Fourth, full inclusion in a country of more than a billion people increases the market size for mass consumer goods and induces innovation. New technologies can leverage our youthful skills and reduce the prices of mass goods in a virtuous cycle. An example is the cellphone. Another is how NBFCs are able to lend to MSMEs based on cash flow data rather than collateral as banks demand. This is part of the ongoing formalisation in the economy. Our diversity and demography, together with migration to new and hopefully better planned cities, all support innovation.

One of the puzzles worldwide is the slowdown in productivity growth after the global financial crisis. But this has been avoided in India, supporting the argument so far, especially since unorganised sector compound annual productivity growth (7.2 per cent) over 2011-2016 exceeded that in the organised sector (3.2 per cent) (CSO 2017).

There is a long way to catch up, however, from our current levels of about 45 compared to the US frontier at 100. But the story of ICT in India from the body-shopping associated with Y2K at the turn of the century to the creation of value-added products at Koramangala demonstrates this possibility.

Infra, finance, skills, demand
Fifth, ongoing investments in infrastructure, given India’s massive needs, will boost growth. Government support for low income housing (whose share in housing loans has doubled in the last 3 years) can help revive labour-intensive construction activity. Some fine-tuning is required, however, to better estimate demand from different income levels. Innovative finance can help leverage public expenditure. When world trade is slow, investing in non-tradables is good policy.

Sixth, India’s informal employment structure is well-suited to align with worldwide changes towards the so-called ‘gig-economy’, where skills are made available to multiple employers through the internet, in lieu of formal ‘9 to 5’ jobs. For example, internet agencies can standardise and better match a range of domestic services, thus improving their quality and salaries.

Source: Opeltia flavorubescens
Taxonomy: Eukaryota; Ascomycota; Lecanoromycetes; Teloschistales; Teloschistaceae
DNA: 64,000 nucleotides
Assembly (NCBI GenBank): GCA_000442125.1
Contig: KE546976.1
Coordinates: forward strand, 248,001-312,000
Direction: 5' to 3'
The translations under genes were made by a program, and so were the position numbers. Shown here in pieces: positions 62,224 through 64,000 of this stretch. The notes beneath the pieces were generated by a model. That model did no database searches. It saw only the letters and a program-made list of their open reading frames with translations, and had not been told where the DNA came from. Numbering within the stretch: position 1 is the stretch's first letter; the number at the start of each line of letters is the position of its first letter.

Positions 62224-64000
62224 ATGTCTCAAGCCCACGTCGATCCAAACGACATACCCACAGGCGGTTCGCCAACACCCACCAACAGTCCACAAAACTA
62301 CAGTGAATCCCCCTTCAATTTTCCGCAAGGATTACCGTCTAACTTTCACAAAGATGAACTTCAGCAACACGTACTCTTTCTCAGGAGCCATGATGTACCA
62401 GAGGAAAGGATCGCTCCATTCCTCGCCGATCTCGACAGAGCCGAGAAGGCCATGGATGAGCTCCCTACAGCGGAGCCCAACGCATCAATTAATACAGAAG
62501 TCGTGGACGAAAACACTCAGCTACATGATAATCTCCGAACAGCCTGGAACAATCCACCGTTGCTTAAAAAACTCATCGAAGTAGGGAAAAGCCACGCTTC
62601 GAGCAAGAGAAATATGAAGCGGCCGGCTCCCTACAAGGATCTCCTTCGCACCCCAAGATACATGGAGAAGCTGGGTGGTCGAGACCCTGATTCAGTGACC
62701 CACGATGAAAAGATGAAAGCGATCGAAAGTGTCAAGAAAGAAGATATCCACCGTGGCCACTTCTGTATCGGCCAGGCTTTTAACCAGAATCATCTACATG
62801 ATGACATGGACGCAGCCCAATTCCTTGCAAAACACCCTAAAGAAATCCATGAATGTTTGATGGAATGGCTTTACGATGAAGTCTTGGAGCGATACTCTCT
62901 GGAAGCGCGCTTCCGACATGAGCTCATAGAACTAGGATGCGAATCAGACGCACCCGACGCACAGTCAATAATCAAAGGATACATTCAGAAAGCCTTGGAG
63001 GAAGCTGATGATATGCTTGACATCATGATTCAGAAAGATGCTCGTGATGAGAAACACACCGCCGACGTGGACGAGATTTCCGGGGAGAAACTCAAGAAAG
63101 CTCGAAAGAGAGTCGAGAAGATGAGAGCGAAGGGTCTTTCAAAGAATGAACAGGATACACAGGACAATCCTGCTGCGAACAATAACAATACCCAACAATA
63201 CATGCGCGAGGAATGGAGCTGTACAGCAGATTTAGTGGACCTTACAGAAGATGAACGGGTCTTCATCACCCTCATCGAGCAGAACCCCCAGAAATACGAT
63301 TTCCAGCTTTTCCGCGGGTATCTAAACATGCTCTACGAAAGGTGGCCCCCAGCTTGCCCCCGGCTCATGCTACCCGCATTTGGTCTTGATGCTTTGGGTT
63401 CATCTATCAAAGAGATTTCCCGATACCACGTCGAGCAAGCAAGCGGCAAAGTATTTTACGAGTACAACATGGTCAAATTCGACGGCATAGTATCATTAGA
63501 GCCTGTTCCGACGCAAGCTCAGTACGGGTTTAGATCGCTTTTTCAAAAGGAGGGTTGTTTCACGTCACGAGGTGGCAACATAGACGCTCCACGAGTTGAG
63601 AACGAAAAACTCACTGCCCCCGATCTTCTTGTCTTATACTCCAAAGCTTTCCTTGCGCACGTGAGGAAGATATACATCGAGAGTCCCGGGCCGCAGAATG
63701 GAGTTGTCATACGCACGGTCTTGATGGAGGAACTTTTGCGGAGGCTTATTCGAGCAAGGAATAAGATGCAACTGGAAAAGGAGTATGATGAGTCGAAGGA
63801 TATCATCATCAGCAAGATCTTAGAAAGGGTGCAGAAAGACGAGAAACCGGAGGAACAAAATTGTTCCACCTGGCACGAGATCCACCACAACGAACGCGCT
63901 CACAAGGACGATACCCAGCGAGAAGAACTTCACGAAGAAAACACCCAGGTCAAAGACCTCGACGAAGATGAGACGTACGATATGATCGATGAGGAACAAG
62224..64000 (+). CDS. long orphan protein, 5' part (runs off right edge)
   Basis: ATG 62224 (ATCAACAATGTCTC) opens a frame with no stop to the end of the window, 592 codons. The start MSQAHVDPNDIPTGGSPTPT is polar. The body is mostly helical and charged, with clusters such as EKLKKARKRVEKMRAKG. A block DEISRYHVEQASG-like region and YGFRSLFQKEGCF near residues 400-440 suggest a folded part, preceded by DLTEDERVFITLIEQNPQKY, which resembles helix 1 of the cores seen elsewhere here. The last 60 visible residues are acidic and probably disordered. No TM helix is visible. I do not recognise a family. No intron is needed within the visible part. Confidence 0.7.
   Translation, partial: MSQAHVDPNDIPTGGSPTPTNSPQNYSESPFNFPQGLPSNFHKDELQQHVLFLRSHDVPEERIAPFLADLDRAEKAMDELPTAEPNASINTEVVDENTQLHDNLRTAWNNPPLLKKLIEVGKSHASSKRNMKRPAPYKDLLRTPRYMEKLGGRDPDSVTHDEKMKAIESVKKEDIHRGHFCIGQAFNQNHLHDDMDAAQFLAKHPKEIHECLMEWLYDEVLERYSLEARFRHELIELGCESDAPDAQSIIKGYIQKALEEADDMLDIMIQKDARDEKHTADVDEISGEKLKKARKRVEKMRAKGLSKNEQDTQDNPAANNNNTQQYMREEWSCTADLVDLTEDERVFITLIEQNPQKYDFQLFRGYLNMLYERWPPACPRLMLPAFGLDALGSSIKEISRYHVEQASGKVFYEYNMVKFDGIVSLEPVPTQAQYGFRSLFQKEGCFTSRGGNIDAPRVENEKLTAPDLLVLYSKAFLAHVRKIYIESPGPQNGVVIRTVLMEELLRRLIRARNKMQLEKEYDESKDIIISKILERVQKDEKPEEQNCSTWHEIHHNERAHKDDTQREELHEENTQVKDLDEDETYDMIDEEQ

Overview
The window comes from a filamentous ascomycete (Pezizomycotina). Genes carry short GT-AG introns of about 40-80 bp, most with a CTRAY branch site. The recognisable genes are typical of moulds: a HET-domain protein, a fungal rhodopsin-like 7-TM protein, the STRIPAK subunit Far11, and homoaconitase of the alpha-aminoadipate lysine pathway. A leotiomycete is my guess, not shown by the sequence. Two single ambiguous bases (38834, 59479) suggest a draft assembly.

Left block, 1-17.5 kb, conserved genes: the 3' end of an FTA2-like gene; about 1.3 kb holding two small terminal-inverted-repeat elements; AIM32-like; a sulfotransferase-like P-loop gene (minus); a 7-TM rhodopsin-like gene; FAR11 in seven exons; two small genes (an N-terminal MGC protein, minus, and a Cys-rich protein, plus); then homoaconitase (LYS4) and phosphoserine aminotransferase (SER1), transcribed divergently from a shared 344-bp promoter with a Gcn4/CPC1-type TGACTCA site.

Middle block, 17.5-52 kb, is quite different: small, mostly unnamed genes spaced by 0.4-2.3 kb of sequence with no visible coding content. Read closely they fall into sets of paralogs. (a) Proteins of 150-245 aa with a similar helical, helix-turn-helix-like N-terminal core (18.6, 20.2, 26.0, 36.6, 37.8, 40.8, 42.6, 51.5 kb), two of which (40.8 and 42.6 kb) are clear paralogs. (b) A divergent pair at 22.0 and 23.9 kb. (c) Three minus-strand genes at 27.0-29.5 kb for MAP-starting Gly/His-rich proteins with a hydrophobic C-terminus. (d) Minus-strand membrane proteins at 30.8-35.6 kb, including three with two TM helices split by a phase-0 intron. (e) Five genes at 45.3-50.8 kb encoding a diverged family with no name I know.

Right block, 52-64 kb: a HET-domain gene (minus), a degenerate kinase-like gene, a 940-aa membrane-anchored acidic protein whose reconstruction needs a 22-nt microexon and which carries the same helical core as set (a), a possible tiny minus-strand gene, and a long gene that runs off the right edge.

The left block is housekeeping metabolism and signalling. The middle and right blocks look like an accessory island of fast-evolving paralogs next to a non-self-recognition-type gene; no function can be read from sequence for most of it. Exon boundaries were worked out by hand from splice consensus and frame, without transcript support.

Three-month training can equip school-leavers for retail malls. Automation threatens standard jobs but aids the new economy. India must, however, position itself for this by creating skill ladders for different levels.

For example, nano degrees that give relevant training and re-training linked to clear standards set in industry, with government help where industry bodies are unable to do so, are essential. Primary schooling must train students for lifelong learning, with a thorough grounding in code languages. Government school principals must be freed from central control but subject to community discipline.

Seventh is the global and domestic consumption recovery. Indian exports are most responsive to a growth in world demand and that is likely to sustain.

Eighth is the rise in financial savings through mutual funds by Indian households so that equity markets are not so vulnerable to the vagaries of foreign investors, and savings can be better intermediated. But there is also a risk in households entering narrow markets at high price earnings ratios. Policymakers have to take steps to deepen markets.

These include persuading more good companies to list by making the process less onerous; encourage market making in small stocks; use the opportunity to sell public sector equity; and increase the attractiveness of other assets. There are risks, but the normalisation of Fed rates seems to be going smoothly, and some rise in oil prices is actually good for Indian exports.
Source: The Hindu Business Line